Beat the Game

House mu­sic for life

PCPOWERPLAY - - Game // Review - KOSTA ANDREADIS

Howdo you feel about min­i­mal, groove driven, tech-house mu­sic? A strange ques­tion to open a game re­view with sure, and re­ally that’s quite a con­vo­luted genre de­scrip­tion. But Beat the Game’s ap­peal re­lies al­most com­pletely on your re­ac­tion to the house beats, per­cus­sion, bass lines and the weird synth chords and fx flour­ishes that de­fine the genre.

The core premise of Beat the Game is a strong one. Ex­plore a richly de­tailed and strange en­vi­ron­ment, record dif­fer­ent sounds, and then use those as a ba­sis to mix and cre­ate the back­ing sound­track as you see fit. But again, fil­tered through the sounds of min­i­mal tech-house.

Tak­ing con­trol of Mis­tik, in a world that feels partly in­spired by Dou­ble Fine’s Psy­cho­nauts, there isn’t much in the way of con­text or nar­ra­tive drive out­side of the mu­sic. Well, there’s ad­mit­tedly very cool goal of putting on a live show for all the tri­an­gle-shape denizens of what­ever dream­scape you find your­self in. Af­ter col­lect­ing all the dif­fer­ent sounds of course. With a sim­ple point-and-click struc­ture that in­volves walk­ing around and en­ter­ing a first-per­son mode to scan your sur­round­ings to find all the record­able au­dio, the setup is sim­ple and easy.

If you’ve ever come across an au­dio in­ter­face that trig­gers dif­fer­ent loops then us­ing Mis­tik’s por­ta­ble mixer and au­dio player that hangs around his neck to con­trol the mu­sic will im­me­di­ately make sense. For those that haven’t, the in-game tu­to­ri­als clearly ex­plain how all of it works with easy to fol­low UI over­lays. In Beat the Game, each mu­si­cal loop is spread out over a grid bro­ken up into all the dif­fer­ent parts that make up a tech­house track. The beat, per­cus­sion, bass line, melody, synth at­mos­phere, and so forth. And as you can only play one sound from each cat­e­gory at a time, there’s vir­tu­ally no chance of cre­at­ing an un­lis­ten­able mess.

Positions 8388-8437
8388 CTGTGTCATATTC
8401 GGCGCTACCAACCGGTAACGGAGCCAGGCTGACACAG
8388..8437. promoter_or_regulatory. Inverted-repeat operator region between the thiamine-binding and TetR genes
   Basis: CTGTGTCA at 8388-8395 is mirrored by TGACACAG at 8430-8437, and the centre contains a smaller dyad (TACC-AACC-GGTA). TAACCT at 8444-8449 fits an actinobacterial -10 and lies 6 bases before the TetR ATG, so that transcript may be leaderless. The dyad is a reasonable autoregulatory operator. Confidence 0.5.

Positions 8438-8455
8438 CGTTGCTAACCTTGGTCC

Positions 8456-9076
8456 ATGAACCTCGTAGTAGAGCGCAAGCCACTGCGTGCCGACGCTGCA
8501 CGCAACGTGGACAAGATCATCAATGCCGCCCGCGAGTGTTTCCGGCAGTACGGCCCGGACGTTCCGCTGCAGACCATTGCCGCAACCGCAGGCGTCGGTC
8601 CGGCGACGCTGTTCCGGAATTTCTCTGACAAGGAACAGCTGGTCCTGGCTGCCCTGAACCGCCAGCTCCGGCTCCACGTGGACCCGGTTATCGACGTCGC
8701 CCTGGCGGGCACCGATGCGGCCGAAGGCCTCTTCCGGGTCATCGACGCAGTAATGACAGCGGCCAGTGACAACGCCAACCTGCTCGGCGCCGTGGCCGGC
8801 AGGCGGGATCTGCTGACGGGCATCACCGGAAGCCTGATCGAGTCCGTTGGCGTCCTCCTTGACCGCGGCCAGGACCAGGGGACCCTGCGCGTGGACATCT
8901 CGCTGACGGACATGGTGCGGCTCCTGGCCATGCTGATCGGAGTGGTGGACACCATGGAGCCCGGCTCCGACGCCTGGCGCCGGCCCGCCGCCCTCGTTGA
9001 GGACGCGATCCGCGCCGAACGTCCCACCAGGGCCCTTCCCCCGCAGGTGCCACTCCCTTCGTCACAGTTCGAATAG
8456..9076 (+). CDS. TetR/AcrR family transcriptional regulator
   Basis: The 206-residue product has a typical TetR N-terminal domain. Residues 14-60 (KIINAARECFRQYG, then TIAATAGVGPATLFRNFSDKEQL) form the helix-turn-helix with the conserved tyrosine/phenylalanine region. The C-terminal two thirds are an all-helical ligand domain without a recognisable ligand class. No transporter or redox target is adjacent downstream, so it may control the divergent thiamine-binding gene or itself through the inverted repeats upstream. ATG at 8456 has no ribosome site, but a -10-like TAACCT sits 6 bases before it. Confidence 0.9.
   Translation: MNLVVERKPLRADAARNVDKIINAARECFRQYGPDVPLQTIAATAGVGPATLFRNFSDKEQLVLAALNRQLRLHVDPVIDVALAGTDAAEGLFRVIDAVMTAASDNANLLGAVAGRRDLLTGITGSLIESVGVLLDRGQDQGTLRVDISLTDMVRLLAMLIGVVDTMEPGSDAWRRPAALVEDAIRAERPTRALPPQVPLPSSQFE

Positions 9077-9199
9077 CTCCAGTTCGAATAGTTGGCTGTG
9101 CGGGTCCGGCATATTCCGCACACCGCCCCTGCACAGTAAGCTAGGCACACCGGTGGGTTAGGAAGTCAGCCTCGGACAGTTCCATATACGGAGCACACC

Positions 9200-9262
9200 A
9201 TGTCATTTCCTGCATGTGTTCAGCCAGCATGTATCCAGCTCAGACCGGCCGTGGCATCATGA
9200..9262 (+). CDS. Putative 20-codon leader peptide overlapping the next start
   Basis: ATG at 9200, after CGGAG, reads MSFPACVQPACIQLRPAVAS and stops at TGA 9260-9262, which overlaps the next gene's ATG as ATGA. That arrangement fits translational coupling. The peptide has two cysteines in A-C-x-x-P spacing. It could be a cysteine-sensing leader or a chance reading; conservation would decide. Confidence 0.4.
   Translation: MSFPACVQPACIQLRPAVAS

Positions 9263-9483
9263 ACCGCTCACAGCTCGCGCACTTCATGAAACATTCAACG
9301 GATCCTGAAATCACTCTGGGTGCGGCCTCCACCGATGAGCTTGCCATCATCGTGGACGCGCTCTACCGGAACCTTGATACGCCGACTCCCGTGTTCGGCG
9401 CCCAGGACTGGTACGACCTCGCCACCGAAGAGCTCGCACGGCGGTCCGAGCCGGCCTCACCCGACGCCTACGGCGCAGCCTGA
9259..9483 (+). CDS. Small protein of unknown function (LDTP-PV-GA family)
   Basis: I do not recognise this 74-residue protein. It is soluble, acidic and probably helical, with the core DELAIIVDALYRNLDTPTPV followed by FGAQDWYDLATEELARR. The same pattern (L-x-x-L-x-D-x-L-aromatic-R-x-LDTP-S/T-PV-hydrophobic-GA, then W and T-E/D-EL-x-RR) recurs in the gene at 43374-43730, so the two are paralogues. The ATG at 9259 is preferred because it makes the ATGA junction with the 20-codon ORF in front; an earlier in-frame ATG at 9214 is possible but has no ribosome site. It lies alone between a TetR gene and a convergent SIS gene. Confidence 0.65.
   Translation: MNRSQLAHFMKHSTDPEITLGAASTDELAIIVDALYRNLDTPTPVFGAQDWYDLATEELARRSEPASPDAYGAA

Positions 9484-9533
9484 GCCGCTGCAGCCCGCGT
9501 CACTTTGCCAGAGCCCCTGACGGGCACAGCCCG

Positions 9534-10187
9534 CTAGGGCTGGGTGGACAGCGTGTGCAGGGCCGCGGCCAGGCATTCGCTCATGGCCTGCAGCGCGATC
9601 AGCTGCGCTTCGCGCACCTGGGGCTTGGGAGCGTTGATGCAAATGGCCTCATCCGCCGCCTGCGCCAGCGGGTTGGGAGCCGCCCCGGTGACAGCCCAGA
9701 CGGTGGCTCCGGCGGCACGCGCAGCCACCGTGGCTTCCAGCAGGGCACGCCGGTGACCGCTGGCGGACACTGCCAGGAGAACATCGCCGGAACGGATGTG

Where Beat the Game stum­bles, out­side of the fact that you can, err, beat the game in about an hour or so, is with how it ul­ti­mately fails to re­ally sell the con­cept of cre­ative ex­pres­sion through mu­sic. Not on the art side, as the evoca­tive look bears an al­most ab­stract artist’s im­pres­sion of the sound­track. Like a strange mu­sic video that you once saw from the era when MTV ac­tu­ally played mu­sic videos. No, the is­sue comes with Beat the Game’s in­abil­ity to fully cap­ture that one as­pect of house mu­sic that has made it stand the test of time as a genre.

And that is - sub­tlety. Lit­tle changes and mu­si­cal pro­gres­sion that is mea­sured across sev­eral min­utes. Un­for­tu­nately, with short loops the mu­sic here be­comes repet­i­tive and monotonous long be­fore you get to put on your live show. In a way, it be­gins to sound like ev­ery crit­i­cism you might have heard over the years be­ing spo­ken about house mu­sic from peo­ple that don’t “get it”. Which is a shame be­cause be­ing able to do more with the mu­sic other than paus­ing to switch up the dif­fer­ent loops and slid­ers would have fixed a lot of the prob­lems.

it ul­ti­mately fails to re­ally sell the con­cept of cre­ative ex­pres­sion through mu­sic

Play as Raz from Psy­cho­nauts’ pill-pop­pin’ cousin.

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